Embracing the silos

June 24, 2019

A silo is a structure for storing bulk materials. Oftentimes they’re used in agriculture to store grain, but they can also be used for storage of coal, cement, carbon black, wood chips and sawdust.

Silos are separated. They protect their holdings from outside weather and scavengers. Like silos used in agriculture, there are silos of a different kind on and around college campuses. According to Kelton Hinton, associational missionary with the Johnston Baptist Association, we absolutely must embrace these “silos” of people.

Silos build community
Hinton prayed over the Johnston Community College campus for six months before attempting to start any sort of ministry there. He theorized that there wouldn’t be a lot of community on campus, but discovered he was wrong.

What he found was that people simply enjoy hanging out together. The students work together, eat together, commiserate about job prospects and celebrate dreams being actualized. They “do life” together.

Hinton noticed that while there is great community, it’s confined to “silos” — for instance, degree programs or areas of study can constitute a silo. The nurses hang out with the nurses. The welders hang out with the welders. The computer programmers hang out and write code together. Community happens naturally in these silos of people.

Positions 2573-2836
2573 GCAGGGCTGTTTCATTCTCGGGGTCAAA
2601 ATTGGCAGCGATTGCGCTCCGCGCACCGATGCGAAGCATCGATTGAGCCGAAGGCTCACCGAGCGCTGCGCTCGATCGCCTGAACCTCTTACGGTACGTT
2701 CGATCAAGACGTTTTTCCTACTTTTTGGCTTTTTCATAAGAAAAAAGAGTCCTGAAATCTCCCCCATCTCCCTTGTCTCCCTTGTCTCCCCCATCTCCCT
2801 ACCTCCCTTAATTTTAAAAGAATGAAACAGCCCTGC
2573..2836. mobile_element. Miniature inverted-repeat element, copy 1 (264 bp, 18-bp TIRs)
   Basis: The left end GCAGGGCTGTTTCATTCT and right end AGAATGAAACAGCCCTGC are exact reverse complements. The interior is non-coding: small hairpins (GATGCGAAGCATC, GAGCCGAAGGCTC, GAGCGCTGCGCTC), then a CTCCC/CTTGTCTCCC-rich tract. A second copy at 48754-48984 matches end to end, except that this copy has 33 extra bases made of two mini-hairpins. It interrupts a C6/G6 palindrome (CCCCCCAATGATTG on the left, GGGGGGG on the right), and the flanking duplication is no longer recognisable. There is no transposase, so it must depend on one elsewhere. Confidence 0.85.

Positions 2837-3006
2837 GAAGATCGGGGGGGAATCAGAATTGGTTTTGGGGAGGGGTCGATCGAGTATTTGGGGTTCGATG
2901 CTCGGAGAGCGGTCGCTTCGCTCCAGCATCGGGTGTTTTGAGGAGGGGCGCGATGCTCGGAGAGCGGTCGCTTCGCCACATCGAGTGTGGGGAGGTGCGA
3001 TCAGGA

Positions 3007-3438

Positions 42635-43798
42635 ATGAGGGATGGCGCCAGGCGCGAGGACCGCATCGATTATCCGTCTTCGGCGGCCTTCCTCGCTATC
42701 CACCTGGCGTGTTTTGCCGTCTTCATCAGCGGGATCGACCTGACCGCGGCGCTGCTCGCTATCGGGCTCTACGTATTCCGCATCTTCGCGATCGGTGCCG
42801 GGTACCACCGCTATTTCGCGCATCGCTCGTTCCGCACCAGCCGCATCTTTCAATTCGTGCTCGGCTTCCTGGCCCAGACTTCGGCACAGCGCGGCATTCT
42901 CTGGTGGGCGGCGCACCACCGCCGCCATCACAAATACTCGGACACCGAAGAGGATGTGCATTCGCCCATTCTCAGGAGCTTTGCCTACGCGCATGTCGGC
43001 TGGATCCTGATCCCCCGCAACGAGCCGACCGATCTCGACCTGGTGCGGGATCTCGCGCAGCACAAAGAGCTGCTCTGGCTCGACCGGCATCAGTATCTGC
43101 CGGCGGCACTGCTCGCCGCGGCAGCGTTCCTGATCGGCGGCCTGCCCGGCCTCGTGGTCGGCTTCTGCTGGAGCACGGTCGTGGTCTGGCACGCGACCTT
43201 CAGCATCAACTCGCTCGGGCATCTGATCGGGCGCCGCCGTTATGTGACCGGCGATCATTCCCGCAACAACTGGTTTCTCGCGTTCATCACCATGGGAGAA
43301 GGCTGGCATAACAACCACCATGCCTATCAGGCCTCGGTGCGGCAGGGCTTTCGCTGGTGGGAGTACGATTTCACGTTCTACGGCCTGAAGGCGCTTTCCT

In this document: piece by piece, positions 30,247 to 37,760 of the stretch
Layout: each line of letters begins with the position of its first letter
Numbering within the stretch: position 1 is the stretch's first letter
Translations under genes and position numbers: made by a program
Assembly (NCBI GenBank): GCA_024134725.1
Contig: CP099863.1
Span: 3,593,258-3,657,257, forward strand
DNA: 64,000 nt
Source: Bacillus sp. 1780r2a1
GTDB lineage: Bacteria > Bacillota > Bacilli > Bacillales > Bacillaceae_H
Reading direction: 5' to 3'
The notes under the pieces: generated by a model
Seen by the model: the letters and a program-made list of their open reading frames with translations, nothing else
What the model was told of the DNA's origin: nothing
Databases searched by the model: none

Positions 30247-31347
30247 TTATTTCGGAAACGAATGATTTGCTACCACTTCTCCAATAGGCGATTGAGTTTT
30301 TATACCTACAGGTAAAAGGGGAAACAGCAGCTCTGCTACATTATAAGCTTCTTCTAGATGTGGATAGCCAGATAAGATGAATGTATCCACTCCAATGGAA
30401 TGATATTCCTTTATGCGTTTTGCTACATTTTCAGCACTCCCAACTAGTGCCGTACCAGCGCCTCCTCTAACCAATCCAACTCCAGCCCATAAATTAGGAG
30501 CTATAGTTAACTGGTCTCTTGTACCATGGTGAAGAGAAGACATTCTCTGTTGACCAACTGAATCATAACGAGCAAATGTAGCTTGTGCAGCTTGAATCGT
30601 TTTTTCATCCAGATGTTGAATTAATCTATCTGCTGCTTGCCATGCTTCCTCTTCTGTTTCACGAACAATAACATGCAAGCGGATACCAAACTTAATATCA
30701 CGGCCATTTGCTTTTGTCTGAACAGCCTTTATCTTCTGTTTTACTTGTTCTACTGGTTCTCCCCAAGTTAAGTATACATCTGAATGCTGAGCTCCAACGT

The only thing that is needed is a missionary to a specific silo of people. Could that be you?

Reaching the silos
What if your church set out to start a ministry with a bunch of math majors, education majors, future police officers, artists or drama students?

What if you sent actual missionaries from your church into separate silos that are unreached with the gospel to make disciples? What if your church stood and prayed over the missionaries, sending them out like missionaries headed to another country?

We must admit that it’s okay to let people hang out with their friends, rather than trying to force them into the culture of our church setting. The only thing that is needed is a missionary willing to reach a specific silo of people. Could that be you? Could your church or your college ministry send missionaries into silos around a college campus?

Be careful not to see these groups as walled-off, exclusive groups or cliques of college students. Instead, see them as rich and deeply connected communities with natural potential for gospel impact. The potential for kingdom expansion is limitless.

For more information, please contact the Collegiate Partnerships team. We would love to help your church embrace silos in the community around you.

by Evan Blackerby  / Collegiate Partnerships  /  Baptist State Convention of North Carolina

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